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Screen-life imbalance: Its Impact on the medical profession

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In healthcare, where doctors rely heavily on digital platforms for patient management, diagnostics, and communication, achieving an optimal screen-life balance has become a formidable task.

screen time | © Maria_Savanko - stock.adobe.com

© Maria_Savanko - stock.adobe.com

There is no argument that integrating digital technology and electronic devices has improved the efficiency of medical practices and patient care. Still, it has also given rise to a new challenge – maintaining a healthy screen-life balance to avoid burnout. This blog delves into the intricate relationship between screen-life imbalance and the healthcare profession, exploring its impact on the well-being of doctors and the quality of patient care.

Understanding screen-life imbalance

Screen-life imbalance refers to the loss of equilibrium between the time spent on electronic devices, such as computers, tablets, and smartphones, and other aspects of life, including personal well-being, social interactions, and physical activities. In healthcare, where doctors rely heavily on digital platforms for patient management, diagnostics, and communication, achieving an optimal screen-life balance has become a formidable task.

The healthcare professional's digital dilemma

Healthcare professionals find themselves entwined in a digital dilemma. On one hand, the advent of Electronic Health Records (EHRs) has streamlined processes, enabling quicker and more accurate patient care. The concept of telemedicine has made it possible to care for large numbers of patients without having the patient come to our brick-and-mortar facilities. On the other hand, the continuous use of screens poses a risk to the well-being of physicians and allied healthcare providers, both physically and mentally.

Physical and mental health implications of screen-life imbalance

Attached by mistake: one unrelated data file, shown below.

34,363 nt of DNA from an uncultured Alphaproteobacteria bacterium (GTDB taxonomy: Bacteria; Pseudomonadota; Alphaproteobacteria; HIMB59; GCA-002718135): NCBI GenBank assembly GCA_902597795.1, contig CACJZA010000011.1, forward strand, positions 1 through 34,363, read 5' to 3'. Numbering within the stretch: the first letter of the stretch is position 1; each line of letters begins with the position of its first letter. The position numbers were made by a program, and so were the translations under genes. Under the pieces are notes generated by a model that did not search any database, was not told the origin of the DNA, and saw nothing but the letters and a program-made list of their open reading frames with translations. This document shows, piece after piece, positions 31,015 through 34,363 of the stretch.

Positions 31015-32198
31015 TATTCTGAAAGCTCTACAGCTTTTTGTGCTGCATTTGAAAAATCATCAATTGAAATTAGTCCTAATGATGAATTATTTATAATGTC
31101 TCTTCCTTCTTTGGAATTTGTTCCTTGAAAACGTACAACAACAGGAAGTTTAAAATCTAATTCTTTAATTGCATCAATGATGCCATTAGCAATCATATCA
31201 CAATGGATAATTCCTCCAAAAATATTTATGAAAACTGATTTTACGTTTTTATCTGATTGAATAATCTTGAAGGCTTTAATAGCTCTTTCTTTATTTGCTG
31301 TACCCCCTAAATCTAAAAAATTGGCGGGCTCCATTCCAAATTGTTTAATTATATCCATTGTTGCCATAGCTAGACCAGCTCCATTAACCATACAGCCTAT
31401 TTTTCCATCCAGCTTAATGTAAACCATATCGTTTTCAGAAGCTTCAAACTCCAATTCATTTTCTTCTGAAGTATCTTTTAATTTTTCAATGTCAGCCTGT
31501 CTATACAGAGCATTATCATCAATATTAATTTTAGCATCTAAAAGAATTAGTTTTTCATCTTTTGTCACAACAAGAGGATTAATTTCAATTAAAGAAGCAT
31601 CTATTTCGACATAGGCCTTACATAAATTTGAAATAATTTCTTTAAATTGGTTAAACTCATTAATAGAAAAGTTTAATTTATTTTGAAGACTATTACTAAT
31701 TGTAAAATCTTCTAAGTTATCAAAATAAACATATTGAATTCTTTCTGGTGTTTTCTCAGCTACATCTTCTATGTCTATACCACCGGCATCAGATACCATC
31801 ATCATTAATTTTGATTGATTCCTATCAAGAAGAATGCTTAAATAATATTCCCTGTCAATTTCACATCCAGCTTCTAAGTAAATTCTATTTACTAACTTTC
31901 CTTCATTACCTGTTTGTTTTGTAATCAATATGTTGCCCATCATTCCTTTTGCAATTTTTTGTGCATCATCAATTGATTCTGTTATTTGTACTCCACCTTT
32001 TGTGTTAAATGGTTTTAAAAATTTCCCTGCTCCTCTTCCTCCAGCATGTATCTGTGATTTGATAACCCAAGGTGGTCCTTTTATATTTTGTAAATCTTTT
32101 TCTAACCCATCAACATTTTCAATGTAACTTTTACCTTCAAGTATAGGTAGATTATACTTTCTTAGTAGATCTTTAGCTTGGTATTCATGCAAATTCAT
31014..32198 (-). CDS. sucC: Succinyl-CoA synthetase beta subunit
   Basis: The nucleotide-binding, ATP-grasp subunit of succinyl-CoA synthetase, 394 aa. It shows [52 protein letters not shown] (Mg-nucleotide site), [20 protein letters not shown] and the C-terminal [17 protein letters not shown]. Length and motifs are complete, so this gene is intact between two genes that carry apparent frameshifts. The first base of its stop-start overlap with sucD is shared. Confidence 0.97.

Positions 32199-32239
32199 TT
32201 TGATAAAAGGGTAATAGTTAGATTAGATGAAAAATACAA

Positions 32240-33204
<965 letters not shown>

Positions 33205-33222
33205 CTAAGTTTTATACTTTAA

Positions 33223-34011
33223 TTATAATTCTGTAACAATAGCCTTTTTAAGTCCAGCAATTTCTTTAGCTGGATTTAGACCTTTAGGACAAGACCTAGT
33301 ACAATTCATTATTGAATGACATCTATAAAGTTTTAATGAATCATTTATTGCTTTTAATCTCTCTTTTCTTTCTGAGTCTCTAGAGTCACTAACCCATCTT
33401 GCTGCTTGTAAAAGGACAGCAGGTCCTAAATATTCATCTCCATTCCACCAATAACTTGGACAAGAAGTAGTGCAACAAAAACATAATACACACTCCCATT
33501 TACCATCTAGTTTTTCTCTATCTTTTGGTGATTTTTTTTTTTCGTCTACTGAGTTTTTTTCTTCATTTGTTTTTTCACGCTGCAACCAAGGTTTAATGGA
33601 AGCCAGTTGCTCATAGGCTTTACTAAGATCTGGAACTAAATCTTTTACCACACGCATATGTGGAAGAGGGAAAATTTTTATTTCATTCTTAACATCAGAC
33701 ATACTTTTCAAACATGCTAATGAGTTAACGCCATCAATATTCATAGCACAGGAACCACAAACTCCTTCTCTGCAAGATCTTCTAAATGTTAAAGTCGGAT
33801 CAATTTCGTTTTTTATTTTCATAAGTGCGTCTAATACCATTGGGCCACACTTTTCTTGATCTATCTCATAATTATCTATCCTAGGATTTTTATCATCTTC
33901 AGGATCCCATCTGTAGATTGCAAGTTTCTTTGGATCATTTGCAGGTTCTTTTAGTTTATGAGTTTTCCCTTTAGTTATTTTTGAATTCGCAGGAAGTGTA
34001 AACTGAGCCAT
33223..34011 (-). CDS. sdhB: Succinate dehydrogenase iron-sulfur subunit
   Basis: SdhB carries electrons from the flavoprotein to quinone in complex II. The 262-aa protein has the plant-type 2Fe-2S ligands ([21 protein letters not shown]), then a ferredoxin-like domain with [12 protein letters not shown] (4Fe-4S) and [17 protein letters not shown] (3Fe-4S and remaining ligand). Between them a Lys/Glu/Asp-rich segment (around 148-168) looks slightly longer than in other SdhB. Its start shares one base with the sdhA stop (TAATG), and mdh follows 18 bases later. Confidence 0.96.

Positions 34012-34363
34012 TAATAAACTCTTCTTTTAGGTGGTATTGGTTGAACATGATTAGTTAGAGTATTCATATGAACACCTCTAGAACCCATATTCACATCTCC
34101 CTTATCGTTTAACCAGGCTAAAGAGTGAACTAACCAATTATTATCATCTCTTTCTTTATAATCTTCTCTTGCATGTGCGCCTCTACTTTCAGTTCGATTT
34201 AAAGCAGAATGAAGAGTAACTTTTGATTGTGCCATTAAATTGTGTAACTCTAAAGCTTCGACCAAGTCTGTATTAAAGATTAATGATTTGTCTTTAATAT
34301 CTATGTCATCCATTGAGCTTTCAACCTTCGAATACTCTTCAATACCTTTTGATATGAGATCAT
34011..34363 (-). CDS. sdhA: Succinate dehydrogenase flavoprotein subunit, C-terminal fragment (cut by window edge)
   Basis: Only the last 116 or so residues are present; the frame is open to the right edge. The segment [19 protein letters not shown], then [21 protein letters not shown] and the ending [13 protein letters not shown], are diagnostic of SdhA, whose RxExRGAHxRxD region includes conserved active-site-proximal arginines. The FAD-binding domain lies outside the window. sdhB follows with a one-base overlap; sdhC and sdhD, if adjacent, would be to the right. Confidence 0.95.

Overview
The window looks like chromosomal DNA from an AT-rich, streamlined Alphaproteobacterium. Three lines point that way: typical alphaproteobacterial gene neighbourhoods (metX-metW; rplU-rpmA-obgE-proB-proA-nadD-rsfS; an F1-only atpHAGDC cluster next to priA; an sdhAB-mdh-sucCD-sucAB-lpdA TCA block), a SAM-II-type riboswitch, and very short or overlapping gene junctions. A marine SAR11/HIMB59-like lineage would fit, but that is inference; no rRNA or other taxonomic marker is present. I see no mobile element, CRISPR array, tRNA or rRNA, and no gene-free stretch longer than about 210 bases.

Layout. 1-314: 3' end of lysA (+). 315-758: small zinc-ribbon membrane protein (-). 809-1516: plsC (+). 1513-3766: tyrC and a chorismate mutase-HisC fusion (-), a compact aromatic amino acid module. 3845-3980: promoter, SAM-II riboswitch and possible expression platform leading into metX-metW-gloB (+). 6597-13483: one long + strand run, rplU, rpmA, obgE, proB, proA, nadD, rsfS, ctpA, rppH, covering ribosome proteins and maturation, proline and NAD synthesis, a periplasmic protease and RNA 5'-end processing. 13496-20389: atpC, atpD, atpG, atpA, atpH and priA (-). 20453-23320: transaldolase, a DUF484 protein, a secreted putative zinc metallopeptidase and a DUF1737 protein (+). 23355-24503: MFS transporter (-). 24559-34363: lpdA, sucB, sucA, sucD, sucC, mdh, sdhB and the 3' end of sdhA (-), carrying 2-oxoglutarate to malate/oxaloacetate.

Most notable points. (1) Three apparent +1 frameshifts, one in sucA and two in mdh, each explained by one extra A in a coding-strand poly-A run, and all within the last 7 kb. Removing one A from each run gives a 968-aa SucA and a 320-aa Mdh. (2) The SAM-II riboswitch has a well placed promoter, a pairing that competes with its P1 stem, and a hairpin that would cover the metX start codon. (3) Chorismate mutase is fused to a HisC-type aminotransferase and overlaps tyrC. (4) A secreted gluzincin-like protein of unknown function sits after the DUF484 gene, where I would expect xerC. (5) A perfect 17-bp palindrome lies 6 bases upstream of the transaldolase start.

Extended hours of screen time can lead to various physical health issues among healthcare professionals. Conditions like eye strain, headaches, and musculoskeletal disorders are not uncommon. Prolonged exposure to the glare of screens may contribute to digital eye strain, impacting vision and causing discomfort. Additionally, poor ergonomic practices while using electronic devices can result in chronic musculoskeletal problems, affecting the spine, neck, and wrists.

Mental health strain: The mental toll of excessive screen time is a pressing concern in healthcare. The demanding nature of the job, coupled with the constant influx of information through digital channels, can lead to burnout, anxiety, and depression. The pressure to stay updated with the latest medical advancements and the responsibility of making critical decisions can exacerbate stress levels among healthcare professionals.

Impact on patient care: While incorporating digital tools into healthcare practices intends to enhance patient care, an imbalanced screen life can have adverse effects. The risk of medical errors increases when healthcare professionals are tired, stressed, or suffering from physical ailments due to excessive screen use. Maintaining a delicate balance is crucial to ensure that the quality of patient care remains uncompromised.

Strategies for achieving screen-life balance: Addressing the challenges posed by the digital era in healthcare requires a multifaceted approach. Implementing strategies to promote screen-life balance among healthcare professionals is essential. Some key measures include:

*Ergonomic workstations: Designing workspaces that prioritize ergonomic principles can significantly reduce the risk of physical ailments associated with prolonged screen time. *Adjustable desks, ergonomic chairs, and proper lighting can create a healthier work environment.

*Scheduled breaks: Introducing regular breaks during work hours allows healthcare professionals to step away from screens, stretch, and refresh their minds. Short breaks have been shown to enhance focus and productivity while mitigating the adverse effects of prolonged screen exposure.

*Mindfulness and stress reduction programs: Incorporating mindfulness practices and stress reduction programs into healthcare settings can provide professionals with tools to manage the psychological impact of their demanding roles. Meditation and yoga have been proven effective in reducing stress and improving overall well-being.

*Training on healthy technology use: Offering training programs that educate healthcare professionals on healthy technology use can empower them to make conscious choices about screen time. This includes techniques to reduce eye strain, proper posture, and setting boundaries between work and personal life.